Writer: Mark Waid
Artist: Veronica Fish
Colourist: Andre Szymanowicz with Jen Vaughn
Letterer: Jack Morelli
Editor: Mike Pellerito
Publisher: Archie Comics Publications
A review by Amelia Wellman
Archie #8 takes us into another Lodge-centric storyline. Mister Lodge has political aspirations and is running for Mayor of Riverdale, Veronica is still looking for a way to be with Archie, Mister Lodge is scheming away to get Archie out of his hair for good, and Veronica is looking for a cat that matches Archie’s hair. Meanwhile, Archie’s dad is offered the job of a lifetime but is there something a little more sneaky behind his raise?
I find myself continuing to be charmed by the relationships presented in Archie. Every interaction we’re privy to seeing is very human and natural. Considering that Archie comics focused almost exclusively on ridiculous, slap-stick circumstances for years, it’s an enlightened choice to finally give these characters something more beyond the single characteristic they’ve had since their creation.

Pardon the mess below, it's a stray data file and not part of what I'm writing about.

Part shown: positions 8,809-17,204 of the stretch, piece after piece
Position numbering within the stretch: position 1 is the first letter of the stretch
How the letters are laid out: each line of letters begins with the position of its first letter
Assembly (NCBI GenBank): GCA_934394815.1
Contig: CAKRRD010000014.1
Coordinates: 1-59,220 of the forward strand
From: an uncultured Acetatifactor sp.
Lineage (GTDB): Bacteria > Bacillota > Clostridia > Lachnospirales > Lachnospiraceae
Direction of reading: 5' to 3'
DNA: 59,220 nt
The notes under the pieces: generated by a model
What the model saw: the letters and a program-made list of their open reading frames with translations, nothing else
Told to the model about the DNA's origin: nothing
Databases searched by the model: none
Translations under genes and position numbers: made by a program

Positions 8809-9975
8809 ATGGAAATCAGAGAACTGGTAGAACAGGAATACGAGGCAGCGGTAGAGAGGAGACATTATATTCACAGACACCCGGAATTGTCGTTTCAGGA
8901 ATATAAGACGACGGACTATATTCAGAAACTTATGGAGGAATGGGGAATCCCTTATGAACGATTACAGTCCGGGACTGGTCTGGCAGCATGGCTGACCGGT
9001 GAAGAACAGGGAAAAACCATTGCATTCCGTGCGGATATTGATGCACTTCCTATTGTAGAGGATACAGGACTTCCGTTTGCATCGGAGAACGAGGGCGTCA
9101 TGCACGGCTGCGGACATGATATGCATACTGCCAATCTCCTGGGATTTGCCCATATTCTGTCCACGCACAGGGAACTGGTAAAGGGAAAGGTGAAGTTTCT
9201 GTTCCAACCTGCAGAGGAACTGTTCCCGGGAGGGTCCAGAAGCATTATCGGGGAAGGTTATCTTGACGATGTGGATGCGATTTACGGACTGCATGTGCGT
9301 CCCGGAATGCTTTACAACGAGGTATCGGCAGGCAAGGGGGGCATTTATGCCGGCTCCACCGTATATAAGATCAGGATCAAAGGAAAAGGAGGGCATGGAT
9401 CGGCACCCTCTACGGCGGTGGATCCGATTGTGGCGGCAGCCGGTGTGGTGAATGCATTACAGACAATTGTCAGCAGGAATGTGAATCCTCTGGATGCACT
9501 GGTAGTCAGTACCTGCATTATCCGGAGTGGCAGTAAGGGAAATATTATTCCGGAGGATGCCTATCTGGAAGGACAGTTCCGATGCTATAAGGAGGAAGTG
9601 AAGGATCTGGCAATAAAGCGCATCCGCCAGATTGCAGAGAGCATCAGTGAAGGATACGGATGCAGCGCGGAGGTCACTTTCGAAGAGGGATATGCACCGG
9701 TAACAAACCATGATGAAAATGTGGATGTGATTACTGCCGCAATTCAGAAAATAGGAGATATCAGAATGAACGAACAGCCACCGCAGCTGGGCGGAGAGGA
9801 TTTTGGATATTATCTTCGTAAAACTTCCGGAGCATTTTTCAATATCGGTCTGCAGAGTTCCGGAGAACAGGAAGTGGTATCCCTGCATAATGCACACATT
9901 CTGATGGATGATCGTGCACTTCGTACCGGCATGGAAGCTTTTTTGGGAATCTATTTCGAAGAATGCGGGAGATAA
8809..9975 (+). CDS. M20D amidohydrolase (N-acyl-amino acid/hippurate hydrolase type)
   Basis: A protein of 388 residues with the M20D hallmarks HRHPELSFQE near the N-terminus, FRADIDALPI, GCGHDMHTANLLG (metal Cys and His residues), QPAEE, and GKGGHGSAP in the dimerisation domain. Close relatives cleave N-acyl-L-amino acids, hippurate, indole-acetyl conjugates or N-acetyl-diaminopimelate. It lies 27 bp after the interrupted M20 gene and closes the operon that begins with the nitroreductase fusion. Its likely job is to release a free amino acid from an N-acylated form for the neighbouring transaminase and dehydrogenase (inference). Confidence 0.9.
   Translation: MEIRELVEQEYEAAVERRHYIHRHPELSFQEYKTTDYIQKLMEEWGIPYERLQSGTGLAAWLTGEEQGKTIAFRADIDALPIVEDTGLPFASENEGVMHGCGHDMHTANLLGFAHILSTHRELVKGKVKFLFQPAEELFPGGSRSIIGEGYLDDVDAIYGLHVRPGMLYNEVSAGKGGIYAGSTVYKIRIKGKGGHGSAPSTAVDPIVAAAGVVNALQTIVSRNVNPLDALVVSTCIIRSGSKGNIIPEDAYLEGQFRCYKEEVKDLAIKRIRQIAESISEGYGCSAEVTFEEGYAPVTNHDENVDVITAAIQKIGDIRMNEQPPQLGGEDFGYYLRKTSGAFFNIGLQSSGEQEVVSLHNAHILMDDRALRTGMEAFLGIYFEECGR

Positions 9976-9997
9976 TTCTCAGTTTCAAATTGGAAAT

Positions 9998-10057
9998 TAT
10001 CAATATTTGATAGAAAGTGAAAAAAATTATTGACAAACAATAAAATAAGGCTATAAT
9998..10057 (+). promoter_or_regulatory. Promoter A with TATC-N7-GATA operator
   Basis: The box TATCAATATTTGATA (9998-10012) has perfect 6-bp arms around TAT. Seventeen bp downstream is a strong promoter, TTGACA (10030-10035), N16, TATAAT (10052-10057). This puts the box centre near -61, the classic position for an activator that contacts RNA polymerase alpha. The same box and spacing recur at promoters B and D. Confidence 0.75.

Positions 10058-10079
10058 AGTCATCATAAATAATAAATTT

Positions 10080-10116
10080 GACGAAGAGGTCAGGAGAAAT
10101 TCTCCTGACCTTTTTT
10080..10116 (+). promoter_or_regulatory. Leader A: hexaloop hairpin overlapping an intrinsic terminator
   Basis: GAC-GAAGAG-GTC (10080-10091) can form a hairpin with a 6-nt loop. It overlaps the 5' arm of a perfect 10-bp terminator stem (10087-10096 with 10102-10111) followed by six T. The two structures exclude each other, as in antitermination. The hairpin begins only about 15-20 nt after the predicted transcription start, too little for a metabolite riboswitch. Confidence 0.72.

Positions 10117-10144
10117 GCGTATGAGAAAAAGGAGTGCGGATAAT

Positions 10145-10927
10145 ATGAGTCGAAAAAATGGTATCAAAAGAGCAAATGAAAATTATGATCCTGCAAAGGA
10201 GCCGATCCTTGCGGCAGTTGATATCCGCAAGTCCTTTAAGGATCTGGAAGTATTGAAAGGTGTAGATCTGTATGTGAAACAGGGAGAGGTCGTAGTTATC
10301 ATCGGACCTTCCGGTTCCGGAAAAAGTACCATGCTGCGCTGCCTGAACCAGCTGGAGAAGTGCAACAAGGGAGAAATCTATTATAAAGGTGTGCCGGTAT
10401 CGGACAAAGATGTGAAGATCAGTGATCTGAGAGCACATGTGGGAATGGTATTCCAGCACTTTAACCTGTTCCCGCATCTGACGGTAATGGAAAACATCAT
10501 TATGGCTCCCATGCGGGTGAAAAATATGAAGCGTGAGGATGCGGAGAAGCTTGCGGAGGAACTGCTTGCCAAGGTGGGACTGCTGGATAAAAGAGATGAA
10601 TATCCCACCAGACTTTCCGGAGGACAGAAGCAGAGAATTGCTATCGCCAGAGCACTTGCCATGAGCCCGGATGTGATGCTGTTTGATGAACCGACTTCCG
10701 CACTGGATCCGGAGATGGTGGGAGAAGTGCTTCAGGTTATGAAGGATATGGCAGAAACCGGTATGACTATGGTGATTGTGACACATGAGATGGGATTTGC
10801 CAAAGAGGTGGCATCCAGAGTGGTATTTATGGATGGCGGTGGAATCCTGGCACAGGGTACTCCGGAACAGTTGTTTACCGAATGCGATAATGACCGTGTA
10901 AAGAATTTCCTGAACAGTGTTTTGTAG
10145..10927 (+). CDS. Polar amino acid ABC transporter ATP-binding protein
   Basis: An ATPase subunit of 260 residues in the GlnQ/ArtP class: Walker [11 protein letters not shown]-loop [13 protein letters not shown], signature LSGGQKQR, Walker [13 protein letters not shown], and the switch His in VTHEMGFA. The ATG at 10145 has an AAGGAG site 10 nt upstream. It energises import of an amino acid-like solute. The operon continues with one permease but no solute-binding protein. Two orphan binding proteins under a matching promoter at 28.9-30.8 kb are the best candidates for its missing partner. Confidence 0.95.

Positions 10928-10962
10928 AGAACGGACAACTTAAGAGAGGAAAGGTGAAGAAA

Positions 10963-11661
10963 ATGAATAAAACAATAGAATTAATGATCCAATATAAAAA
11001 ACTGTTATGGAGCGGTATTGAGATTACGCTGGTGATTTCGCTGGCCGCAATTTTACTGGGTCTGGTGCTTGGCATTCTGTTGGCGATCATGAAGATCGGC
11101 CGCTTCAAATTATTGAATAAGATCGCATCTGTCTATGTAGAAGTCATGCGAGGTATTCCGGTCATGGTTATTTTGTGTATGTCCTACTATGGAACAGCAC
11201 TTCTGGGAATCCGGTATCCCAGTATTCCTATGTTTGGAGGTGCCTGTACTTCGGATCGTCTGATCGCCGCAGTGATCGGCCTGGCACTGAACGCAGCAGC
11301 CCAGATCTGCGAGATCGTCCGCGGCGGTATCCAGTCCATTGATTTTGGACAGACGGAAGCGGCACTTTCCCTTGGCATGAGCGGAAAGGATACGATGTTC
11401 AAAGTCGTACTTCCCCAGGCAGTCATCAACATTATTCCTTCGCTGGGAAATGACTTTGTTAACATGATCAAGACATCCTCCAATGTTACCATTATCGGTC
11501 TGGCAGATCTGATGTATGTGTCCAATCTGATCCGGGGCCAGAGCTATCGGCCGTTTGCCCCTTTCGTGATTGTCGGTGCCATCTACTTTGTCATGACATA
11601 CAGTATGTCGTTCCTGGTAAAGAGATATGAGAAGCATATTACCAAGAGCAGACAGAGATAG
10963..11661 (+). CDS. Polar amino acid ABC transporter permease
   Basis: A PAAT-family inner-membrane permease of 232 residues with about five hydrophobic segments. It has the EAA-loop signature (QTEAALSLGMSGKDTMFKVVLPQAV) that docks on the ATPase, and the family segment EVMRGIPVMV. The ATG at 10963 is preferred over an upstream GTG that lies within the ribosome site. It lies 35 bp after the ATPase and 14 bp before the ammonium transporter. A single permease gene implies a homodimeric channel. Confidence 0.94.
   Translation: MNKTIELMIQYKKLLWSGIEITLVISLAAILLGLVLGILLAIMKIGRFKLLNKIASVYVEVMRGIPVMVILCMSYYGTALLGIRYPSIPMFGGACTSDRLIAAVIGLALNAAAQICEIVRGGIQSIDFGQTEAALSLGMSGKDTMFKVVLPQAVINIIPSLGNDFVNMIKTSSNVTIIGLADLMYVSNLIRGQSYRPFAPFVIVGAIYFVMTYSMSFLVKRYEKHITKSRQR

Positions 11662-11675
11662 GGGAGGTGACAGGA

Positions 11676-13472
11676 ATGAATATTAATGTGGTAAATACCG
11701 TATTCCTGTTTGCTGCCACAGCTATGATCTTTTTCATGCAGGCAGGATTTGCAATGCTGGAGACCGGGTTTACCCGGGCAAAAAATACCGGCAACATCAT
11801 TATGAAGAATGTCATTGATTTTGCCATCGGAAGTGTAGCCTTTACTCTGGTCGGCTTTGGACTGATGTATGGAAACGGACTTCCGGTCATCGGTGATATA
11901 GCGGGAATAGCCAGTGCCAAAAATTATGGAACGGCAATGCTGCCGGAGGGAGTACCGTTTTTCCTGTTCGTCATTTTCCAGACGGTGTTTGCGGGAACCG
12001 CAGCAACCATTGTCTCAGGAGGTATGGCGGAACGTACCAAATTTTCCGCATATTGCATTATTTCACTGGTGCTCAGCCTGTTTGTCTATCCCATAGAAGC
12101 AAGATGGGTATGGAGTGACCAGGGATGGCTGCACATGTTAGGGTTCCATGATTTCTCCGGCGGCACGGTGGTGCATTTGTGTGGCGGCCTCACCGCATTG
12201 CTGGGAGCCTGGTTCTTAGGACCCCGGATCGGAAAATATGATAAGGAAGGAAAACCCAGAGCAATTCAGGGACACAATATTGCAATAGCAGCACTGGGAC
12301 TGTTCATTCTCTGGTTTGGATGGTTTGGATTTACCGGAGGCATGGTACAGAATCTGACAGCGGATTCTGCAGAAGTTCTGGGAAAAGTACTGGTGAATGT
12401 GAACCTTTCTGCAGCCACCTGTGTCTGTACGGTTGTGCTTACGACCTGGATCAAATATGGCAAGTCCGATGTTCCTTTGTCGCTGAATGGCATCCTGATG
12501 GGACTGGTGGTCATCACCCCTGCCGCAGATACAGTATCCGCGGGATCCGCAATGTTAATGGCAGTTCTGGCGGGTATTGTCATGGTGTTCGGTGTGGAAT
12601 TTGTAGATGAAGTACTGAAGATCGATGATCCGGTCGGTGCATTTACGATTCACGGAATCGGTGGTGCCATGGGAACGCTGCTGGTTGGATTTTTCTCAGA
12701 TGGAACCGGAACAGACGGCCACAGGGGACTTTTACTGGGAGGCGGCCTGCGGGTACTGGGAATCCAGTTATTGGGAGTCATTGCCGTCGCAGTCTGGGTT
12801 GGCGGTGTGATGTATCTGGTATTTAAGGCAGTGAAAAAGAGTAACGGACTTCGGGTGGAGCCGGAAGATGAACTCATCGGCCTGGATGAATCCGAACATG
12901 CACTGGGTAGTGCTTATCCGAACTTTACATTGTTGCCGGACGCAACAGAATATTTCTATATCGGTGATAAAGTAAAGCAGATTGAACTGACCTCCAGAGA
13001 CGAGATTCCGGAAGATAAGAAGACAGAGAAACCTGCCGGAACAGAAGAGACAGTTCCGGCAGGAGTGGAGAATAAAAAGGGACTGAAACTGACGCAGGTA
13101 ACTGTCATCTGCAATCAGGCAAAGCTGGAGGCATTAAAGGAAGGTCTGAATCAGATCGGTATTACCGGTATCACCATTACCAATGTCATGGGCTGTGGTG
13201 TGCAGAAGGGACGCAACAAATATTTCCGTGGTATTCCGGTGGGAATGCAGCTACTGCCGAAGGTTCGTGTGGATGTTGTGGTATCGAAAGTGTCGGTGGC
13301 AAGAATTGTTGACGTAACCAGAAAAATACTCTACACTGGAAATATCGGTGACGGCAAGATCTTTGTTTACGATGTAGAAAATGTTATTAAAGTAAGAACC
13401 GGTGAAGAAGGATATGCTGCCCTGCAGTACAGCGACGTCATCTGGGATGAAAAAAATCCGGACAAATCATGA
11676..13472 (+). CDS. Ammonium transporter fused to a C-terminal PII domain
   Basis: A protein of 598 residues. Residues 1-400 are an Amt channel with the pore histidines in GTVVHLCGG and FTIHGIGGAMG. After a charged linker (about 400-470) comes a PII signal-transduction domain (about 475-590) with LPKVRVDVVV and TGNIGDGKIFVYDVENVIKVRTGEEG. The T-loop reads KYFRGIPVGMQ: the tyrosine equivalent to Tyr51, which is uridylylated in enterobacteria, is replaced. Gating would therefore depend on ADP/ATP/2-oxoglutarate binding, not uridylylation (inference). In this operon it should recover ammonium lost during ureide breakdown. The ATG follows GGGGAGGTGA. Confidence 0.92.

Issue eight also gave us an endearing look into Archie’s family life. His dad is working a low-paying, menial job to pay the bills and seeing him struggle really upsets Archie. You can tell he really loves his dad and looks up to him, especially at the climax of this issue. It’s sweet to see that Archie is taking the relationships further than just the Archie-Betty-Veronica love triangle.
Veronica Fish is back to continue doing some of the best art currently in comic books! The character’s different personalities really shine with their constant expressiveness. I really felt for Archie when he was slumped dejectedly in a chair, or when he was slumped dejectedly against the wall, or when he was slumped dejectedly in the chair again… Archie was pretty miserable this issue and I very much felt for him each time! The pain he felt was so clear on his freckled face: you will absolutely always know exactly what’s on everyone’s mind.
Buy it! The new Archie series is proving itself over and over again! The stories are touching but still funny, the characters full and developed but still true to their origins, and the art never relents in its cuteness. There’s something innocent and familiar to it all and it makes for an thoroughly enjoying read.